• Create “forced savings” where the money is transferred out of your account or out of your paycheck into a savings account before you can even see it. This way you won’t have the emotional attachment to it or want to spend it right away.
  • Use Digit to save money each month without even having to set up a transfer. They use an algorithm to figure out when you won’t need the cash and automatically transfer it to savings.
  • Figure out what your big variable expenses are (things like movies, eating out, golf, etc.) and manage them by only spending cash on them and only allowing yourself a set amount of cash per week – I use $40 in cash per week and if I hit that amount I can’t spend more.
  • Create an account with Personal Capital or Mint and go through 6–12 months of you checking account and credit card transactions to see if you have any recurring payments you can get rid of.

If you like these fun strategies like this I wrote a book with more ideas: Amazon.com: Four Steps to Retiring a Millionaire

When would a company intentionally reduce its market share?

A company I worked with spent about 20 years of its existence making run of the mill widgets and then China got into the market.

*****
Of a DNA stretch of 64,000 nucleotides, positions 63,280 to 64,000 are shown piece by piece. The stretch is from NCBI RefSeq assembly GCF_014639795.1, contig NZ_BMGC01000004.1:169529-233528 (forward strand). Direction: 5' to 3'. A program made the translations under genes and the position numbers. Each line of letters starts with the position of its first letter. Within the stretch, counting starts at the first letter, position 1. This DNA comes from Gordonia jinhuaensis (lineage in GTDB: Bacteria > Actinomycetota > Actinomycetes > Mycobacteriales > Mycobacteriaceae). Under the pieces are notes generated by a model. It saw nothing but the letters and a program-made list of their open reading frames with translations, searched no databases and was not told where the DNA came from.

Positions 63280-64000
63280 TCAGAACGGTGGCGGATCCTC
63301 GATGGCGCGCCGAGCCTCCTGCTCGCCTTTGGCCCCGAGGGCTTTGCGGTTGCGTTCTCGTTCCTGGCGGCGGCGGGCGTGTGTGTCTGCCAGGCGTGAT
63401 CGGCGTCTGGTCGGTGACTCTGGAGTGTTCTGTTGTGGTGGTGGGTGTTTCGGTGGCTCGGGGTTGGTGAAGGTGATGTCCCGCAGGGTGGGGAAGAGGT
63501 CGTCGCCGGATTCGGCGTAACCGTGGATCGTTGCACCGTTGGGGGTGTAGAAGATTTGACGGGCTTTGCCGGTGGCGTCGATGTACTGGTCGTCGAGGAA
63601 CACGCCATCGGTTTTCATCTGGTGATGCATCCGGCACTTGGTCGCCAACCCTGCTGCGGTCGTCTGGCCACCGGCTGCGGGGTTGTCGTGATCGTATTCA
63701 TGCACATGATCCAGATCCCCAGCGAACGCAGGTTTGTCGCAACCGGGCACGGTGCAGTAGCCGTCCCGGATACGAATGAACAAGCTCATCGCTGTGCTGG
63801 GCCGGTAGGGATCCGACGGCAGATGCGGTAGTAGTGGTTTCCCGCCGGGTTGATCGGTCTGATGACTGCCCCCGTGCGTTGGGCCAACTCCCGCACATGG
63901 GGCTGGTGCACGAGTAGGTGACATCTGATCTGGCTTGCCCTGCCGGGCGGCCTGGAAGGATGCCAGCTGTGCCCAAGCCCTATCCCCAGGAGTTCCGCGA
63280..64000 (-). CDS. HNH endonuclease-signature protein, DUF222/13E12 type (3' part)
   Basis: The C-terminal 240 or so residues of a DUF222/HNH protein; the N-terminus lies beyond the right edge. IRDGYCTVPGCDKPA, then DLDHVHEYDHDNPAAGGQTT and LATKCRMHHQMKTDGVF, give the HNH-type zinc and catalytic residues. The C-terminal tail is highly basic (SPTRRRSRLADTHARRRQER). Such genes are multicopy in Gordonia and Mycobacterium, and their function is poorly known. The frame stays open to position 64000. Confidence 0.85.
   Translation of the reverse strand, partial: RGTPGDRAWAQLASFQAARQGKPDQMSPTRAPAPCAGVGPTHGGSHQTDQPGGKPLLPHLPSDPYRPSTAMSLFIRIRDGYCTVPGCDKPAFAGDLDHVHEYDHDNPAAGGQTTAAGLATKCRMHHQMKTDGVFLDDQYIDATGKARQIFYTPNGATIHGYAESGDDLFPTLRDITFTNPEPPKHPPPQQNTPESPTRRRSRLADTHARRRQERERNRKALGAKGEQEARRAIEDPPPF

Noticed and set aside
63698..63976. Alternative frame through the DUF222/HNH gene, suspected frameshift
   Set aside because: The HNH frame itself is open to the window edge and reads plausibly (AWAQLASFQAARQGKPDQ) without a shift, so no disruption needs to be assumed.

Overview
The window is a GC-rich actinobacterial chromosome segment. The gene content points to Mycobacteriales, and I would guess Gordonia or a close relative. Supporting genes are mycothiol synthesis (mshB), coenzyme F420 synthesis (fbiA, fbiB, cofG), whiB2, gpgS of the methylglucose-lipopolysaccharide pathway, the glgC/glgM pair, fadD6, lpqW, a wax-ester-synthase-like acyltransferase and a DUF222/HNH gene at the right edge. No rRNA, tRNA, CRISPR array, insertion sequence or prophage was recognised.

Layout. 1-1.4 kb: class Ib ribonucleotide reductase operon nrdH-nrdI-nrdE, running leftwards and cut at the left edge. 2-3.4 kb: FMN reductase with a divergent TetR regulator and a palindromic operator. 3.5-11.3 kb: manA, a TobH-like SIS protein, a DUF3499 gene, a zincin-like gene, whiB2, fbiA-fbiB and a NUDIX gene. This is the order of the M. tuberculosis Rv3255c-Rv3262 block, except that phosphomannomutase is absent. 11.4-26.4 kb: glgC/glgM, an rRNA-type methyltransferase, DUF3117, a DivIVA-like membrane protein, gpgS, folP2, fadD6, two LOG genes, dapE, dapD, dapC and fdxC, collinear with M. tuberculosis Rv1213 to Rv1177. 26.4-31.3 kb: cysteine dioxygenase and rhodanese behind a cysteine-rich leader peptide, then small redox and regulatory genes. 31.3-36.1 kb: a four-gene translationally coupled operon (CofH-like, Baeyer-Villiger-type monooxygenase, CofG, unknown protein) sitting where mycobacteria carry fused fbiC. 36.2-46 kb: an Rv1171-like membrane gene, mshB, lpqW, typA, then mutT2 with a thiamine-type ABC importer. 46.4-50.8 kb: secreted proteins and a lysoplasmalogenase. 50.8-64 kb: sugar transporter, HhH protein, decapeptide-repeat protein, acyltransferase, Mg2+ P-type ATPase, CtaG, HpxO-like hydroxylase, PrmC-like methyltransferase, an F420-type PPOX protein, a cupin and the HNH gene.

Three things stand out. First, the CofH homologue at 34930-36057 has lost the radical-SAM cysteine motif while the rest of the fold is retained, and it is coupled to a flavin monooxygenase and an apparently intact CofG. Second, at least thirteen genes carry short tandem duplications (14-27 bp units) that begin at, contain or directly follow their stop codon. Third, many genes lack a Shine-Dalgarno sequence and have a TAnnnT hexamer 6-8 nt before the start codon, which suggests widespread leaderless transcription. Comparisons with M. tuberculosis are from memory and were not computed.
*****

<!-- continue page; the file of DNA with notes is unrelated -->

Within five years, half of its domestic competitors had gone bankrupt and its revenue had been cut by 80%.

It diversified into more specialty widgets and rebuilds – basically areas where mass production wasn’t a factor and shipping cost was.

The company’s market share in the original product actually went up when China originally entered the market as it outlasted its competitors and many customers wanted a “Made in America” product. However, it eventually determined the best course of its business was to pivot, purposely drop its market share in one area and beef up another product line.

What are the best online value investing courses based on Ben Graham’s philosophy?

John Mihaljevic has a good course on Udemy: John Mihaljevic | Editor of The Manual of Ideas| Udemy and good Youtube channel: The Manual of Ideas

Breaking Into Wall St is more about getting an i banking job but it has a bunch of good financial modeling stuff.

The Khan Academy has a load of finance and capital market videos.

Finally, the most renowned value expert is likely Aswath Damodaran at NYU, all his courses are online.

If AI dominated the field of value investing by parsing and analyzing, like human, would there be any point in producing contents for value investors?

I can sort of relate to this with a checklist I put together for value investing.

The checklist is great to a point for traditional fundamental analysis on growing companies with good brands.

It fails when I try to apply it to any investment with hair – because they, by definition, will fail many checklist items.

You could work around this by programming the AI to have a checklist for any conceivable situation, but the end point is uncertainty.

Where value investors outperform is when they are more certain than the market.

Over time the AI would price out the traditional value plays – the stocks that are in all of the passive ETFs right now.

There would still be investments with a ton of uncertainty where humans could move in and use their subjective judgment to make money where the AI didn’t see value.

 

Comments on this entry are closed.